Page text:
Moonshiners, also known as bootleggers, were quick to take advantage of the demand Prohibition created for their product. They shifted their priorities from the quality to the quantity of their liquor, thereby making much more money. Paint thinner, antifreeze, manure, and embalming fluid were just a few of the hazardous ingredients used to make this moonshine. The first run of each batch of moonshine was often poisonous. Many drinkers were blinded, paralyzed, or even killed. In 1927 New York officials confiscated over 480,000 gallons of liquor, and they found that most of it contained poisons. For the 13 years of Prohibition, however, thirsty and determined drinkers had little choice but to buy the cheaply-made liquor.
The Moonshining tradition has carried on in Tennessee. Federal laws today allow individuals to make beer and wine for their own use, but not distilled liquor. There are state and local laws forbidding the manufacture of liquor and a range of taxes on liquor production. Under state laws, moonshining is often only punished as a misdemeanor, but federal laws typically impose much stricter penalties.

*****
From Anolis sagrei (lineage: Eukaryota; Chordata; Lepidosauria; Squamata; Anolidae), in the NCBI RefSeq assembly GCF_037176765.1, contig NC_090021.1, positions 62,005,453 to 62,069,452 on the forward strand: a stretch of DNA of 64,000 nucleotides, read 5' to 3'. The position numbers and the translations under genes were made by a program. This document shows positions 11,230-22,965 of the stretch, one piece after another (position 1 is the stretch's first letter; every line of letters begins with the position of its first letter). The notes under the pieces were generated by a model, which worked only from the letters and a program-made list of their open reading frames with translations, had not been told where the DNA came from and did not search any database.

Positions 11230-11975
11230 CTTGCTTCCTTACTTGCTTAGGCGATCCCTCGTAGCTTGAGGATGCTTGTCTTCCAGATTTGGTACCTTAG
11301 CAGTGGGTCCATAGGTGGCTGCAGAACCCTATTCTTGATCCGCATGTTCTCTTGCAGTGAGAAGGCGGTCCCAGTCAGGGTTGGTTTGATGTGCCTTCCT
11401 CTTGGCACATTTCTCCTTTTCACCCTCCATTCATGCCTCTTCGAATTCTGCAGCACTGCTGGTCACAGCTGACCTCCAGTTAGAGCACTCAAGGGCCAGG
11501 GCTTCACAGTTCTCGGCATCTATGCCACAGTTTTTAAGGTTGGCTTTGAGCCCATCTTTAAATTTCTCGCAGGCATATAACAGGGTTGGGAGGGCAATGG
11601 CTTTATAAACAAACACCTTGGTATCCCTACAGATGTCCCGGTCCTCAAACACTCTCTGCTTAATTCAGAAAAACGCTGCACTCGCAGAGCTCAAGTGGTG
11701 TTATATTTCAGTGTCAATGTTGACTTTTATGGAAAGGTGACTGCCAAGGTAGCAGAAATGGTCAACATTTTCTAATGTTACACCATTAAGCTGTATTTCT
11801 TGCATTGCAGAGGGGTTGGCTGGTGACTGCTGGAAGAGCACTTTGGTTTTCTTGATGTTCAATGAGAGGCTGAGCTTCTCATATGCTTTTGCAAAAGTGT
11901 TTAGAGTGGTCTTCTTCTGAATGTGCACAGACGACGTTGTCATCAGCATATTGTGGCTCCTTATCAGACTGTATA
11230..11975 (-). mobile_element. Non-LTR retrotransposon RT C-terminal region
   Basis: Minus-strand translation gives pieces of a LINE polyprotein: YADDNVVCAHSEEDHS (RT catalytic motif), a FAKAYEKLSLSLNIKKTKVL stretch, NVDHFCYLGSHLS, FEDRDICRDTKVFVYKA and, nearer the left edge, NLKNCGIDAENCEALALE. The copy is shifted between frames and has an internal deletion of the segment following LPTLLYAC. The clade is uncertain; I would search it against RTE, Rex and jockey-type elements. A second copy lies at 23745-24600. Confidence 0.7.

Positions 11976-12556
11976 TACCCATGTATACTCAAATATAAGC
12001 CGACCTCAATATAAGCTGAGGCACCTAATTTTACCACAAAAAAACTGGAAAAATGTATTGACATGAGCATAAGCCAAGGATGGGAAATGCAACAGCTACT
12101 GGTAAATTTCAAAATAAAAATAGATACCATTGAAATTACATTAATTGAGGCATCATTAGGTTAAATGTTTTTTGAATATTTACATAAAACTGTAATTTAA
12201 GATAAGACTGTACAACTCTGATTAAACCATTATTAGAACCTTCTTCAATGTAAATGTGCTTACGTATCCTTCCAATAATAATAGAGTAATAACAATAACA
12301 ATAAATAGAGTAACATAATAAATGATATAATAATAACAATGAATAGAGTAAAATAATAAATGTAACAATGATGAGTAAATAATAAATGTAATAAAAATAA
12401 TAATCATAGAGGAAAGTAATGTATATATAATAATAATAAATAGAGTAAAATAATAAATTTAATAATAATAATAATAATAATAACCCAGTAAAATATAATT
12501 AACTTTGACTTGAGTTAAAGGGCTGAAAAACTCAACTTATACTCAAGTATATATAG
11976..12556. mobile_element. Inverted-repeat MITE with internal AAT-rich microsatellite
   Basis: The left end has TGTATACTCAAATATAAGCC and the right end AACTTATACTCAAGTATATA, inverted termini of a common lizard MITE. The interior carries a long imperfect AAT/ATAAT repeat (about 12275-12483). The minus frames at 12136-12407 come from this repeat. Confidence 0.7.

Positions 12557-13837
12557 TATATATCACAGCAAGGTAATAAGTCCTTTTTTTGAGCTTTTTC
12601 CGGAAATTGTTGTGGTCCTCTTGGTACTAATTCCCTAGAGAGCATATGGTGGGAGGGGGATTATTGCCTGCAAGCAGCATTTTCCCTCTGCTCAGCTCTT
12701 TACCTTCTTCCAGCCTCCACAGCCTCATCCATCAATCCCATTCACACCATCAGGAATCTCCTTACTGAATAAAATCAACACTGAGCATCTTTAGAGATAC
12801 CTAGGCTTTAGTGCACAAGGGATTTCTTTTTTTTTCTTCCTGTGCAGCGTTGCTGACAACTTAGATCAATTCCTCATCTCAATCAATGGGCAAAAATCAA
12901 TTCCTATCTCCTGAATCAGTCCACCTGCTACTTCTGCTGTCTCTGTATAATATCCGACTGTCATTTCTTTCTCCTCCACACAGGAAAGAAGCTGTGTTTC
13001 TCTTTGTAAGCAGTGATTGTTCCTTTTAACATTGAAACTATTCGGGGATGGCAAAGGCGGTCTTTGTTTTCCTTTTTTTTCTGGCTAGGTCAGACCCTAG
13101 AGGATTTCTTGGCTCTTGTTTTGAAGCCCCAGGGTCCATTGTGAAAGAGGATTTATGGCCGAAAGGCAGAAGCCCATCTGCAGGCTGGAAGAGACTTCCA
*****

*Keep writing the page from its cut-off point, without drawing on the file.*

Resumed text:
The state's first licensed moonshine distillery, the Ole Smoky Distillery in Gatlinburg, opened in 2010. There are other states that sell legal moonshine as well. Some popular brands include Catdaddy Caroline Moonshine and Tory and Sons 80 Proof, both from North Carolina.
Moonshine has also made an impact culturally in popular films and television shows such as 1973's "White Lightning," starring Burt Reynolds, and the "Dukes of Hazard." One cannot talk about the cultural impact of moonshine without mentioning one of the south's most famous moonshiners, Marvin "Popcorn" Sutton. Popcorn was an Appalachian moonshiner who gained notoriety after self-publishing an autobiographical guide to making moonshine and self-producing a home video documenting his moonshining. He was also involved in several documentaries. In 2009, he was raided by the ATF and sentenced to eighteen months in federal prison for illegally distilling spirits and possession of a firearm as a felon. Rather than serve his jail time, he committed suicide. He was laid to rest in Parrottsville, Tennessee.